The OF Blog: This might be a challenging passage to translate

Tuesday, April 05, 2011

This might be a challenging passage to translate

Here's part of the first paragraph from Roberto Bolaño's 2011 posthumous novel, Los sinsabores del verdadero policía:

Para Padilla, recordaba Amalfitano, existía literatura heterosexual, homosexual y bisexual.  Las novelas, generalmente, eran heterosexuales.  La poesía, en cambio, era absolutamente homosexual.  Dentro del inmenso océano de ésta distinguía varias corrientes:  maricones, maricas, mariquitas, locas, bujarrones, mariposas, ninfos y filenos.  Las dos corrientes mayores, sin embargo, eran la de los maricones y la de los maricas.  Walt Whitman, por ejemplo, era un poeta maricón.  Pablo Neruda, un poeta marica.  William Blake era maricón, sin asomo de duda, y Octavio Paz marica.  Borges era fileno, es decir de improviso podía ser maricón y de improviso simplemente asexual.  Rubén Darío era una loca, de hecho la reina y el paradigma de las locas (en nuestra lengua, claro está; en el mundo ancho y ajeno el paradigma seguía siendo Verlaine el Generoso).  Una loca, según Padilla, estaba más cerca del manicomio florido y de las alucinanciones en carne viva mientras que los maricones y los maricas vagaban sincopadamente de la Ética a la Estética y viceversa.  Cernuda, el querido Cernuda, era un ninfo y en ocasiones de gran amargura un poeta maricón, mientras que Guillén, Aleixandre y Alberti podían ser considerados mariquita, bujarrón y marica respectivamente...

What struck me as I was reading this a few minutes ago is the variations in grade? and quality? of terms for homosexuals.  Although I am familiar with most of the terms that Bolaño employs above, it would be a challenge to find le mot juste, to borrow Flaubert's term, to label all of these.  Perhaps one might say that a "marica" is to gay as "maricón" is to faggot, but that is not really the case.  Although "fileno" seems to be more obvious in its borrowing from the Greek for "brotherly love," the asexualness of this term for a vague, quasi-homoerotic yearning depends here more on one's awareness of Borges' almost non-existent sexual life than it does on the term being something that could be translated precisely into English.  "Mariquita" and "bujarrón" are the hardest for me; I have not heard them used much, if at all, in Latin American dialects.  "Mariposa," which chastely translates as "butterfly," intuitively is associated with flittering about, almost like a male coquette, but "mariquita" puzzles me.  One just can't use "gay," "queer," "invert," "faggot," or "bent" as substitutes, because later on in this introductory section, there is a word play on "marica" and "maricón" that is similar to a joke I heard about the tomatito wanting to become a tomatón while the huevito cried.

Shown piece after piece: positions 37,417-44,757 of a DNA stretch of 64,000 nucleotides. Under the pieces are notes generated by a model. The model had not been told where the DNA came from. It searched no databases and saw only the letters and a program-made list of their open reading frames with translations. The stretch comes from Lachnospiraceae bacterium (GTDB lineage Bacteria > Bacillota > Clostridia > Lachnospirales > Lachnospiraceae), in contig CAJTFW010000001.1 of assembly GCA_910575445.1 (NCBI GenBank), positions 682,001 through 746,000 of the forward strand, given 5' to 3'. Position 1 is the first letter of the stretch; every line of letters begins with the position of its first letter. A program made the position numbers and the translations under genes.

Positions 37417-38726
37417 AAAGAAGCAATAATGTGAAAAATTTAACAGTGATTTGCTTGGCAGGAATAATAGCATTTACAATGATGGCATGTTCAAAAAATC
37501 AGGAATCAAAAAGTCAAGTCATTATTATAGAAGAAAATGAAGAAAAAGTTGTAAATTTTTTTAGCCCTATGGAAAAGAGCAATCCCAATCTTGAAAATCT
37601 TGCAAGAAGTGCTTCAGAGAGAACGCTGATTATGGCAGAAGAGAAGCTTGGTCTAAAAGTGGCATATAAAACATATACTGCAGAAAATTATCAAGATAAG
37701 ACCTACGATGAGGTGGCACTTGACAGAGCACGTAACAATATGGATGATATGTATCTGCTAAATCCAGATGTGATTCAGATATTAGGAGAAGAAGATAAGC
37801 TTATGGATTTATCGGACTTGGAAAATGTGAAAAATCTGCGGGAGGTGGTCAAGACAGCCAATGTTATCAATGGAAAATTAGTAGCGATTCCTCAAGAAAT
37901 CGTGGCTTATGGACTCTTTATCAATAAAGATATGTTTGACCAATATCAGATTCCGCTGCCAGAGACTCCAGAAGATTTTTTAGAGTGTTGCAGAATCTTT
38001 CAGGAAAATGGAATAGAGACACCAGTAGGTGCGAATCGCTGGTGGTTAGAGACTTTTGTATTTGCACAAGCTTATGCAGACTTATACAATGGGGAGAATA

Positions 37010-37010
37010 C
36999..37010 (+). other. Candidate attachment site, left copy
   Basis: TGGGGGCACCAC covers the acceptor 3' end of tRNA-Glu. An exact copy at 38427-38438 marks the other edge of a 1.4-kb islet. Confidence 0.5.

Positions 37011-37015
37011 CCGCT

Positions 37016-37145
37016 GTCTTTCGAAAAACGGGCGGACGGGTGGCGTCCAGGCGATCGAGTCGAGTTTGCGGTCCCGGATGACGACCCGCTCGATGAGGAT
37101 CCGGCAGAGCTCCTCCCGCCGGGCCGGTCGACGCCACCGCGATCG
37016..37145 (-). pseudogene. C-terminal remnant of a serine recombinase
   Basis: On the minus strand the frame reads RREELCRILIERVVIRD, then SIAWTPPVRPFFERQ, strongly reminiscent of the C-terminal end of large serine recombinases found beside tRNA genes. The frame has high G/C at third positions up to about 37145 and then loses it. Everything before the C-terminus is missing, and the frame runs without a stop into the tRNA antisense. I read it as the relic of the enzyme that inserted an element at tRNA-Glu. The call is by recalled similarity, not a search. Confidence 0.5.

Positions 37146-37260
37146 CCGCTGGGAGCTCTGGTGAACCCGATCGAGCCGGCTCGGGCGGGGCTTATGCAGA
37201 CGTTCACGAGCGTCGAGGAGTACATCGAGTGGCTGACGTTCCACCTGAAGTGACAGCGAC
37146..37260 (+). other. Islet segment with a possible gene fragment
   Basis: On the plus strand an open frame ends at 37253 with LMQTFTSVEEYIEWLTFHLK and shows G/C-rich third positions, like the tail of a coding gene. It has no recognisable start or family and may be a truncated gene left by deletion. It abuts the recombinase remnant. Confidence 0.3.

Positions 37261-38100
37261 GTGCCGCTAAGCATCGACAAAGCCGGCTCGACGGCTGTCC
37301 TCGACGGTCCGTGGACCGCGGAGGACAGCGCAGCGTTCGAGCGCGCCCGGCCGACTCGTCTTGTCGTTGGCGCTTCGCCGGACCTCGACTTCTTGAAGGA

Will be very curious to see what choices whoever (Wimmer, perhaps?) assigned to translate this unfinished 1990s novel into English will make in rendering these slang expressions.

2 comments:

André said...

Actually, in portuguese, the word "mariquinha", or in truth, "mariquinhas", is very common in this context. There are some other words that seem to be connected to it somehow, such as "maricota" and "maricotinha", but I guarantee that in the brazilian dialects I'm familiar with, there is nothing related to "maricón", so I couldn't be of any help there...

Larry said...

Interesting bit about the Brazilian Portuguese, as I'm much less knowledgeable about its slang profanities as I am with Caribbean Spanish ones. As for "maricón," that was the easiest one for me, as for several words, "-ón" roughly means "a great big..." It is, among other things, a much stronger form of "marica," which is why I told in English the joke:

Un tomatito dijo al huevito, "Un día, cuando sea grande, ¡seré un tomatón!" Entonces, el huevito empezo a llorar.

Sadly, there is no real equivalent for this joke (or for the profanities) in English, although I do know of an old wordplay joke involving two deaf army veterans:

"Do you remember when I saved your life in the war?"

"You called my wife a WHAT?"

 
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